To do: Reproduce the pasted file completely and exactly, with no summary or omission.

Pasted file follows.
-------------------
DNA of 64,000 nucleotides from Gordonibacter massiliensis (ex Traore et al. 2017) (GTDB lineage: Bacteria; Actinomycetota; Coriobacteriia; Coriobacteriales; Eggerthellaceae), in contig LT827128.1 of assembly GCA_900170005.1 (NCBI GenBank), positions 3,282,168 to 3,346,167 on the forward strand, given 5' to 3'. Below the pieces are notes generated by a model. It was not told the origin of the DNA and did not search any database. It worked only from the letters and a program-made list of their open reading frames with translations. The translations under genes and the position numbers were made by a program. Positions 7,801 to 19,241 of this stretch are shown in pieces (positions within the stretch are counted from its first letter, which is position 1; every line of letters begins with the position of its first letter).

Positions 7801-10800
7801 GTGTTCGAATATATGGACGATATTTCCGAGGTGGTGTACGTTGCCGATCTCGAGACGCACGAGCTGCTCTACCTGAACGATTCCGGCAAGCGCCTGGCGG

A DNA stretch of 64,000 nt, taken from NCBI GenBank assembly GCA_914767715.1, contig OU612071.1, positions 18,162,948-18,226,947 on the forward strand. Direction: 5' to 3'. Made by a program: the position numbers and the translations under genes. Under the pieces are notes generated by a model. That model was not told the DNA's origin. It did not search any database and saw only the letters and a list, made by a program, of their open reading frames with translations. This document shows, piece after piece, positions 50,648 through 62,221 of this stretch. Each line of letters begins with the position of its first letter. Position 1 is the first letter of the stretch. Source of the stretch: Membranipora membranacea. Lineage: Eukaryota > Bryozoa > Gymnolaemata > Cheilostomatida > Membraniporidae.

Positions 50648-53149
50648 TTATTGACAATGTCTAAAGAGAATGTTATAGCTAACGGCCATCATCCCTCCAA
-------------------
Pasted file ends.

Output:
DNA of 64,000 nucleotides from Gordonibacter massiliensis (ex Traore et al. 2017) (GTDB lineage: Bacteria; Actinomycetota; Coriobacteriia; Coriobacteriales; Eggerthellaceae), in contig LT827128.1 of assembly GCA_900170005.1 (NCBI GenBank), positions 3,282,168 to 3,346,167 on the forward strand, given 5' to 3'. Below the pieces are notes generated by a model. It was not told the origin of the DNA and did not search any database. It worked only from the letters and a program-made list of their open reading frames with translations. The translations under genes and the position numbers were made by a program. Positions 7,801 to 19,241 of this stretch are shown in pieces (positions within the stretch are counted from its first letter, which is position 1; every line of letters begins with the position of its first letter).

Positions 7801-10800
7801 GTGTTCGAATATATGGACGATATTTCCGAGGTGGTGTACGTTGCCGATCTCGAGACGCACGAGCTGCTCTACCTGAACGATTCCGGCAAGCGCCTGGCGG

A DNA stretch of 64,000 nt, taken from NCBI GenBank assembly GCA_914767715.1, contig OU612071.1, positions 18,162,948-18,226,947 on the forward strand. Direction: 5' to 3'. Made by a program: the position numbers and the translations under genes. Under the pieces are notes generated by a model. That model was not told the DNA's origin. It did not search any database and saw only the letters and a list, made by a program, of their open reading frames with translations. This document shows, piece after piece, positions 50,648 through 62,221 of this stretch. Each line of letters begins with the position of its first letter. Position 1 is the first letter of the stretch. Source of the stretch: Membranipora membranacea. Lineage: Eukaryota > Bryozoa > Gymnolaemata > Cheilostomatida > Membraniporidae.

Positions 50648-53149
50648 TTATTGACAATGTCTAAAGAGAATGTTATAGCTAACGGCCATCATCCCTCCAA